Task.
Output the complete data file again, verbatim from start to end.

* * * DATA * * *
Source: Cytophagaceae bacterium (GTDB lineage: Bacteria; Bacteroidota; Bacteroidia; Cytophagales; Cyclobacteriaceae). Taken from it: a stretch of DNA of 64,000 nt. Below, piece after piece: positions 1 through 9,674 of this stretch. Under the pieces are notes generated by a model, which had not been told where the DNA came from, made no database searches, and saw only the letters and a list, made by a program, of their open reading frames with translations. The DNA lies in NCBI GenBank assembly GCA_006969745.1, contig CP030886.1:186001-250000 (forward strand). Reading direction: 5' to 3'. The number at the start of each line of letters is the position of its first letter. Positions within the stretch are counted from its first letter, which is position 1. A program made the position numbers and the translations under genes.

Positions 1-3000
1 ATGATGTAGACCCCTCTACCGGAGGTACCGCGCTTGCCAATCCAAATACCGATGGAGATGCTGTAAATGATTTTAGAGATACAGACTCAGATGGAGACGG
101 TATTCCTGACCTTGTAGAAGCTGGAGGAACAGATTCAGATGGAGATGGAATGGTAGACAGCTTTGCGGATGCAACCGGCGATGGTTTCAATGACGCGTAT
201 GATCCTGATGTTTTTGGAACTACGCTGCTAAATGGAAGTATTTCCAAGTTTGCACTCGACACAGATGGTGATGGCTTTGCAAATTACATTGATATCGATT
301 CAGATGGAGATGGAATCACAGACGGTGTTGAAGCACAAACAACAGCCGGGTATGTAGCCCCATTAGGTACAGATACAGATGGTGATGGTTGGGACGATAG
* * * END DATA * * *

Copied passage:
Source: Cytophagaceae bacterium (GTDB lineage: Bacteria; Bacteroidota; Bacteroidia; Cytophagales; Cyclobacteriaceae). Taken from it: a stretch of DNA of 64,000 nt. Below, piece after piece: positions 1 through 9,674 of this stretch. Under the pieces are notes generated by a model, which had not been told where the DNA came from, made no database searches, and saw only the letters and a list, made by a program, of their open reading frames with translations. The DNA lies in NCBI GenBank assembly GCA_006969745.1, contig CP030886.1:186001-250000 (forward strand). Reading direction: 5' to 3'. The number at the start of each line of letters is the position of its first letter. Positions within the stretch are counted from its first letter, which is position 1. A program made the position numbers and the translations under genes.

Positions 1-3000
1 ATGATGTAGACCCCTCTACCGGAGGTACCGCGCTTGCCAATCCAAATACCGATGGAGATGCTGTAAATGATTTTAGAGATACAGACTCAGATGGAGACGG
101 TATTCCTGACCTTGTAGAAGCTGGAGGAACAGATTCAGATGGAGATGGAATGGTAGACAGCTTTGCGGATGCAACCGGCGATGGTTTCAATGACGCGTAT
201 GATCCTGATGTTTTTGGAACTACGCTGCTAAATGGAAGTATTTCCAAGTTTGCACTCGACACAGATGGTGATGGCTTTGCAAATTACATTGATATCGATT
301 CAGATGGAGATGGAATCACAGACGGTGTTGAAGCACAAACAACAGCCGGGTATGTAGCCCCATTAGGTACAGATACAGATGGTGATGGTTGGGACGATAG